It must be stressed, however, that the estimated number of 2 800 Greeks in Bloemfontein in 1974 is too high, since in 1986 the then chairman of the Greek community of Bloemfontein, Mr H. Savas, said in his message to the annual Greek dance guests: ” … I have seen this community grow from 21 families (in 1956) to over 130 families”. Today there are 140 families in Bloemfontein, including some that live in smaller towns near Bloemfontein. This means roughly 500 people of Greek origin.
6. Chain emigration
As soon as the first Greeks settled in Bloemfontein, a process known as chain emigration was initiated. The first Greek immigrants established their own businesses, and as soon as they were doing well they invited relatives or friends from Greece to Bloemfontein, offering them jobs. These newcomers then invited other compatriots, and so on.
Chain emigration took on major proportions after World War II. Older emigrants began to return to Greece for holidays, and described life in their new homeland to the young people in Greece. They would tell them that working in a foreign country was hard, but that the money they were earning was much more than in Greece: “A day’s income in South Africa is equal to a monthly salary in Greece”.
The Greek chain emigration to Bloemfontein came to a large extent from Lesvos and Cyprus. That is strange, since the first Greeks in Bloemfontein came from Peloponnese, Sterea Hellas, the Ionian Islands (Kithira and Ithaca), and Asia Minor. However, it can be explained by the fact that these areas in due course developed faster than the Aegean Islands, while emigrants from Kithira turned to other destinations (mainly Australia). People left Cyprus because of the British sovereignty and problems with the Turks.
7. Beginning a new life in Bloemfontein
About 85% of the Greek immigrants in Bloemfontein, as in the rest of South Africa, were coffee shop or tea-room owners. These were usually small shops, also selling fruit and vegetables and groceries. Sometimes they had some tables to offer tea or coffee to the clients, as well as roast meat, fish and sweets. There were so many of these Greek-owned shops that the Afrikaans expression “Die Griek op die hoek” (The Greek on the corner) became very common.
The Greek immigrant’s first concern was to ensure the basic necessities of life. Thus he immediately started to work as an employee at the business of the person who had invited him. This made him feel more at home, since he could at least speak his language there. He had to work hard in order to earn the essentials for making a living, and also to send some money to his family in Greece. He also had to pay up his ticket to South Africa, which had usually been bought by his boss.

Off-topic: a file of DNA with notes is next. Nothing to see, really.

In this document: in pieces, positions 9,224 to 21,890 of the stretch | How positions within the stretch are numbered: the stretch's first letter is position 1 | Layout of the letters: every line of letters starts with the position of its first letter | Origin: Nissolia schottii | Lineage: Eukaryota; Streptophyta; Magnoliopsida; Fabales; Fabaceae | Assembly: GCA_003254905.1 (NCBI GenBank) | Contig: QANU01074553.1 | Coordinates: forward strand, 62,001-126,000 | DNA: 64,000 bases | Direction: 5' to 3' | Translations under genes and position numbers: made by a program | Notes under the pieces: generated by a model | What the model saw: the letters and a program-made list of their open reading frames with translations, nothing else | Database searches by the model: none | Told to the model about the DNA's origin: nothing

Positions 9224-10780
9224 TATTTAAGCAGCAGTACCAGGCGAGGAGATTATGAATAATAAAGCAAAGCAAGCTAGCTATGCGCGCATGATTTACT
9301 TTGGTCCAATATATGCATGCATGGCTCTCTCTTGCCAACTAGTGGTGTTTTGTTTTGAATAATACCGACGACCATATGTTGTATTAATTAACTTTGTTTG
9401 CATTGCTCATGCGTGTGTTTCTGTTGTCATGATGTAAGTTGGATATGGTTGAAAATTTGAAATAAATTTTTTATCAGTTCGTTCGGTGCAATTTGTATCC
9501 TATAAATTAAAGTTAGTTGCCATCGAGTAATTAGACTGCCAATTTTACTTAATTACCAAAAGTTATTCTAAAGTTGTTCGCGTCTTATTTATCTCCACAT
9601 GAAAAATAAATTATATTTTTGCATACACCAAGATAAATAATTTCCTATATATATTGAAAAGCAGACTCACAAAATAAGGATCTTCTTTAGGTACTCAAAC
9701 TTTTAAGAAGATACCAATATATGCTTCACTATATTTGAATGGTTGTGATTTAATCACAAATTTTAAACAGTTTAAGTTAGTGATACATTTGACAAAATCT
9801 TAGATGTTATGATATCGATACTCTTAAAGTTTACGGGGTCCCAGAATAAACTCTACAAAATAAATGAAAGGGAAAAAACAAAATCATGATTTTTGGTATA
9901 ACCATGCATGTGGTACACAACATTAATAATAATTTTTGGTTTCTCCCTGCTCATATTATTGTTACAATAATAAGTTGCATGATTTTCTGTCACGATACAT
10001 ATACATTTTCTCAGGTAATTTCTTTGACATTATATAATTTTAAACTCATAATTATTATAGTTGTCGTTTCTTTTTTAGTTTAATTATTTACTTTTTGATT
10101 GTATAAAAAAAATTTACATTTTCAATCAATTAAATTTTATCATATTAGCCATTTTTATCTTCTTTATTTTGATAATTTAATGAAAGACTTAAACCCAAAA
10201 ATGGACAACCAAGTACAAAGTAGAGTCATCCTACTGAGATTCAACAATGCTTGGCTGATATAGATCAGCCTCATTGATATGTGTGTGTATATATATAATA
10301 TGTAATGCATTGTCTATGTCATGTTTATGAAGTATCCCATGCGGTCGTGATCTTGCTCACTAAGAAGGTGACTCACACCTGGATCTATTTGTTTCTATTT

In the first years of the twentieth century, many Greeks would sleep inside their shops. Others slept in a shed behind their shop. In some cases a well was used, winter and summer, both for bathing and the washing of clothes. Young people who came to South Africa stayed with their relatives for as long as two years before finding a room in a house or a low-rent apartment to live in.
When the immigrants started families in Bloemfontein, their wives and children would also work in the family shop. Work started at six or seven o’clock in the morning, and only stopped at nine or ten o’clock at night. There were also shops that stayed open 24 hours a day. Because of the long working hours, family members often worked in shifts. Wives had an even more difficult life since they had to help in the shop and, at the same time, had to take care of the house and the children.
The main aim of all the Greek immigrants was to accumulate the necessary money to acquire their own shops. This is why they lived so frugally. They were often helped by their relatives or friends, who had acquired sufficient financial means in the meantime. As soon as they opened their own shops, they continued to work hard and with greater zeal in order to expand their own businesses.
The Greek immigrant worker often initially didn’t even have the time or money to take his clothes to the dry-cleaner. He would put them under his mattress in order to “iron” them. Some immigrants took five or six years to meet the rest of the Greeks in Bloemfontein, because they “never” left the shop they were working in.
In general, this kind of work was much easier than the hard farm work the majority of the immigrants used to do in Greece. “It was easy, like a game”. As one of the older immigrants said: “We were sitting behind the counter, filling the drawer with money. The heavy work was done by the blacks”.
Learning English, and mainly Afrikaans, was one of the first concerns of the Greek immigrants. This would help them in their work, since their customers wanted to be served in their own language. This was probably also the South African government’s requirement, since a case is reported of a Greek immigrant (in the 1960s), who did not learn English and was subsequently repatriated. Most of the young immigrants went to school, while the older ones tried to learn the language by talking to the shop’s personnel or even taking private lessons.